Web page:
A Dense layer, also known as a fully connected layer, is a type of layer in a neural network where each neuron is connected to every neuron in the previous layer. It’s like a classroom where every student (neuron) is friends with all students in the previous grade (layer).
In the context of a Recurrent Neural Network (RNN), a Dense layer is often used as the final layer. The RNN processes the input sequence one element at a time, and then the final output is passed through a Dense layer to produce the predictions.
The Softmax function is often used in the Dense layer when we’re dealing with classification tasks. It takes a bunch of numbers and turns them into probabilities that sum up to one. So, it’s like taking the votes of each neuron in the Dense layer and turning them into a percentage-like score.
Let’s say we’re building a model to predict the next word in a sentence (a common task for RNNs). The RNN processes the sentence one word at a time, and for each word, it tries to predict the next one. The Dense layer takes the RNN’s output and calculates a score for each possible next word. The Softmax function then turns these scores into probabilities.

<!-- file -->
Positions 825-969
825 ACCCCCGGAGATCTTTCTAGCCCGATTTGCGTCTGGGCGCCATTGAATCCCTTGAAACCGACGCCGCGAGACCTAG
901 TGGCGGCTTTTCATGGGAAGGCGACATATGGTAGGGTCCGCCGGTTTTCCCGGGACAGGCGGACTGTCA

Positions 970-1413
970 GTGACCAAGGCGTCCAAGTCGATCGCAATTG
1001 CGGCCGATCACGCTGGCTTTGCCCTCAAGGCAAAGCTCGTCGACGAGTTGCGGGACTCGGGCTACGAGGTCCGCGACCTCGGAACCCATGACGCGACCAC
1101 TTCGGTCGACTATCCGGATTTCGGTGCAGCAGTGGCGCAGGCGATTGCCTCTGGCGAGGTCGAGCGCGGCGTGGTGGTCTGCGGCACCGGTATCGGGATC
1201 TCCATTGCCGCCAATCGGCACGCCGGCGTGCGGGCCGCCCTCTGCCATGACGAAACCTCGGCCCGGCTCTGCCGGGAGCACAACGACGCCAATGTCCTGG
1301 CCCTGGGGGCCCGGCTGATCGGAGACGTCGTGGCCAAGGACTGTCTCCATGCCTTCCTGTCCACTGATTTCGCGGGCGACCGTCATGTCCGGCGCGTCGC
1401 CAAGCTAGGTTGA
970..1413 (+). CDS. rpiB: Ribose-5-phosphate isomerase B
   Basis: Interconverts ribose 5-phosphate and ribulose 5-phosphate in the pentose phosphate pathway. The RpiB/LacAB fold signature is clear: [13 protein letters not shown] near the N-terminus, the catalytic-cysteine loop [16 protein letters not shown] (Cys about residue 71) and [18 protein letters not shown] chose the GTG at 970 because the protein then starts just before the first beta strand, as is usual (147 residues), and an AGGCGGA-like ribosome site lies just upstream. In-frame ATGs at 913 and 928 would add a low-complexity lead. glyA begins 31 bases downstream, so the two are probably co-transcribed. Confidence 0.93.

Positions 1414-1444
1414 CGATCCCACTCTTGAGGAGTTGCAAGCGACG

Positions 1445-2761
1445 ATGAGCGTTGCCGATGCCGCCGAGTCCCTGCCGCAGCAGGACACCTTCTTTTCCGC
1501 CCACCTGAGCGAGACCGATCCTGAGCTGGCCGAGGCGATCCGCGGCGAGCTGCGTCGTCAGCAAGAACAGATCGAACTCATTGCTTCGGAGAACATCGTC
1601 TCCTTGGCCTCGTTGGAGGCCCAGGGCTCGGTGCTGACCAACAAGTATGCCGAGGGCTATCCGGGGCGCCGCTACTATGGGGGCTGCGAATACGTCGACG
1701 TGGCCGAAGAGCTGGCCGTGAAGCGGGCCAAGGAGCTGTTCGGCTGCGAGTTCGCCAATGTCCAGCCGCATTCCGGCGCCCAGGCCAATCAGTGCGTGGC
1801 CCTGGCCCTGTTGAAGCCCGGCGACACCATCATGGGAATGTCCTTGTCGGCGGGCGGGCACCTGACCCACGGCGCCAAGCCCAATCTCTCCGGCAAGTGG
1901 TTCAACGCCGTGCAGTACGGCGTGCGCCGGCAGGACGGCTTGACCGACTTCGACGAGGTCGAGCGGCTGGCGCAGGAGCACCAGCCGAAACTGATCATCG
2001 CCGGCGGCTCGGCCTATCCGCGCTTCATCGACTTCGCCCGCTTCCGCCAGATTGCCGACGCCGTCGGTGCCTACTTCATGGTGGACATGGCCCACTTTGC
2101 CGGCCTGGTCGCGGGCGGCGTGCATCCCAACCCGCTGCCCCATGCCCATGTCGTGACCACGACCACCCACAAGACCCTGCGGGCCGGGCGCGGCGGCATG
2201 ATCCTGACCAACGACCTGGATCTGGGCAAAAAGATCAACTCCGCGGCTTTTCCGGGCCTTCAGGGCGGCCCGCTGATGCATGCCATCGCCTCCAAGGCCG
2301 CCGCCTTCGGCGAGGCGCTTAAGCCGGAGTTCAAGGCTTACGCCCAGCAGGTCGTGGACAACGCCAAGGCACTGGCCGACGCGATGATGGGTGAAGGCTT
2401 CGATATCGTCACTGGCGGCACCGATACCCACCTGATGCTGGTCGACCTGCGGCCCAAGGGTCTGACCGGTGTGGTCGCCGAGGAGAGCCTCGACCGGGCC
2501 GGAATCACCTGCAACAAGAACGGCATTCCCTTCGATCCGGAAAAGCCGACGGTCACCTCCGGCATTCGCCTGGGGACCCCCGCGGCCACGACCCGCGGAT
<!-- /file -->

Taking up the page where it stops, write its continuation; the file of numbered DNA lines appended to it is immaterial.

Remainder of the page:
Here’s a simple example in Python using TensorFlow and Keras:
from tensorflow.keras.models import Sequential from tensorflow.keras.layers import SimpleRNN, Dense # Let's say we have some sentences, and we've converted the words to integers sentences = np.array([ [0, 1, 2, 3], [1, 2, 3, 4], [2, 3, 4, 5], # ... more sentences ... ]) # The labels are the same sentences but shifted by one word labels = np.array([ [1, 2, 3, 4], [2, 3, 4, 5], [3, 4, 5, 6], # ... more labels ... ]) # Create a simple RNN model model = Sequential([ SimpleRNN(10, return_sequences=True, input_shape=(None, 1)), Dense(100, activation='softmax'), # Let's say we have 100 possible words ]) # Compile the model model.compile(optimizer='adam', loss='sparse_categorical_crossentropy') # Train the model with teacher forcing model.fit(sentences[:, :, np.newaxis], labels[:, :, np.newaxis], epochs=10)
In this example, the RNN processes the input sentences one word at a time. For each word, it tries to predict the next one. The Dense layer takes the RNN’s output and calculates a score for each of the 100 possible next words. The Softmax function then turns these scores into probabilities. The model is trained to increase the probability of the correct next word and decrease the probabilities of all the other words.